Food Safety

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Food Safety

Director: Keith Higman


Public Health Food Safety
Permitting, Inspections, Illness Prevention and Investigation

Skagit County Public Health Department's Food Safety Program is responsible for inspecting and permitting retail food service establishments (FSE). Our mission is to prevent illnesses caused by improper preparation of food through foodworker education, consumer education, disease investigation, and inspections of everything from restaurants to high school concession stands.

Be aware of Food Safety Recalls

Food Handler Cards and Training
Annual Food Service Permits
Restaurants, Espresso Stands, Stores, Mobiles
Temporary Food Services Permits
Food Borne Illness Information
Consumer Food Safety
Food Safety in Emergencies
Retail Food Safety NEWS
Food Code Updates - Chapter 246-215 WAC


On March 1, 2022, an updated version of the Washington State Food Code became effective. This page will provide information on those changes. For even more information, see the Washington State Department of Health's Food Safety Rules and Regulations.

While there are dozens of changes to the code, the Department of Health has also created this Food Rule Key Changes brochure to help summarize the main code changes. They also have translated versions, which are located on the Department of Health Food Safety Rules and Regulations website. Food Rule Key Changes- Spanish

Here are some of the main code changes that establishments have asking about and some useful links to educational materials and templates.


Establishments must have written procedures for employees to follow when responding to events that involve the discharge of vomit or fecal matter onto surfaces in the food establishment. The procedures must include specific actions employees must take to clean and sanitize the area to:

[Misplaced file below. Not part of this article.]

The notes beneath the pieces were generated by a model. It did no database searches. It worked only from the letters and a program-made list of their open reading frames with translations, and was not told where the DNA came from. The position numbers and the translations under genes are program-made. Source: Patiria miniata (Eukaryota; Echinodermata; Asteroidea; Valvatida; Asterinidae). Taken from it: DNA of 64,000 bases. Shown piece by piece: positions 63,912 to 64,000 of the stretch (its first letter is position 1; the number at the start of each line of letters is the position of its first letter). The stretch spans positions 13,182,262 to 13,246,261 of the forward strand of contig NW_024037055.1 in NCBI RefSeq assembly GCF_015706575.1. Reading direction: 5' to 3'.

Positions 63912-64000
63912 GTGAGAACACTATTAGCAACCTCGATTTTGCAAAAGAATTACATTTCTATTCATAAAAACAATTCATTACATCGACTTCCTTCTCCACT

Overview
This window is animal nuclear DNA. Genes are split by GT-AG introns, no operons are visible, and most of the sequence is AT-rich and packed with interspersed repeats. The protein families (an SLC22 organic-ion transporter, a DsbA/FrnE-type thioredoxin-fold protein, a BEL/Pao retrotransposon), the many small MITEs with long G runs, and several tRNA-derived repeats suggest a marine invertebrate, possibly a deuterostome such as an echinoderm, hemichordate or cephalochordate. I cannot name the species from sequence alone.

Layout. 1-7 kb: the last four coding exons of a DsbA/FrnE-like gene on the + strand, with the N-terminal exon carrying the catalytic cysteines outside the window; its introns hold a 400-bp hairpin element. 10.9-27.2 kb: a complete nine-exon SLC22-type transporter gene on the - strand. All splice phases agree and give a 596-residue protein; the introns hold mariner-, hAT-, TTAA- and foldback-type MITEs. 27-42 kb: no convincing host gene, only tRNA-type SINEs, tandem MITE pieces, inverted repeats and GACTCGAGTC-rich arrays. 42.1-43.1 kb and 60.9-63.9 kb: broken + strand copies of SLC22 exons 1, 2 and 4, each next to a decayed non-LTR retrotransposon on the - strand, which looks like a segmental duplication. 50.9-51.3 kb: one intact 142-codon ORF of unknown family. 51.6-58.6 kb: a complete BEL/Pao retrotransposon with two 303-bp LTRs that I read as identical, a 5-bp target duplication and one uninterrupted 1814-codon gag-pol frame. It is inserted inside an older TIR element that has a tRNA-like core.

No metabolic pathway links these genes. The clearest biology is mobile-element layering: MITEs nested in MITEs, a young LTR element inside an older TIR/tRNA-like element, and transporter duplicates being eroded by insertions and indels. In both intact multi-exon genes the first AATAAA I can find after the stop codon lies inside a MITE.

• Minimize vomit and fecal matter exposure to employees and customers.
• Minimize the contamination of food and surfaces.

Here are a couple of templates as an option for establishments to use when creating their written procedures.

Department of Health AMC Toolkit Vomit and Diarrhea clean-up plan template
Skagit Co. Public Health template vomit & diarrhea clean-up plan


The information below must be provided to each food worker in a way that can be verified. The Person in Charge must be able to prove that every food worker has received this information.

Diarrhea, vomiting, sore throat with fever, jaundice, a lesion on hand or wrist containing pus or an infected wound on hand or wrist that is open and draining.

Norovirus, Hepatitis A virus, Shigella, Shiga-toxin producing E. coli, Salmonella Typhi (typhoid fever), Salmonella (non-typhoidal). Verifiable methods could include:
• Keeping a signed statement for each employee stating they have been made aware of this requirement.
• Clearly posting this information in the employees work area or break room, with a sign-off sheet that employees sign once they have gone through it.
• Creating a curriculum and keeping a roster of the employees that attend or go through that training.


There are some specific foods that will need to be marked and used within seven days. Those foods are refrigerated, ready-to-eat, perishable foods that are prepared in-house or in open packages. This applies only to foods that will be held in the establishment for more than 24 hours. Written labels on food containers, day dots, or other systematic procedures that effectively track the expiration of foods are acceptable.

The day of preparation counts as day one. If you combine any ingredients that are date marked, you must continue to use the earliest date for the new product. If a food item has been cooled on-site and will be held in the establishment for more than 24 hours, date marking will be required, starting with the first day of cooling.

The Washington Department of Health has created an AMC toolkit- Date Marking template as an option for establishments to use when creating written procedures. Below are some other examples of foods that require date marking, as well as some exceptions:


Under certain conditions, and under an approved plan, dogs may be allowed in outdoor seating areas. These conditions are important for preventing contamination by keeping dogs away from food and food-prep areas. ALL conditions must be met to safely allow dogs onto the premises.
• Notifications. A plan must be submitted to the Skagit County Public Health for approval.
• No seat at the table. All dogs must be kept under control by their owners. This means on a leash or in a pet carrier. Dogs are not allowed on chairs, tables, or benches.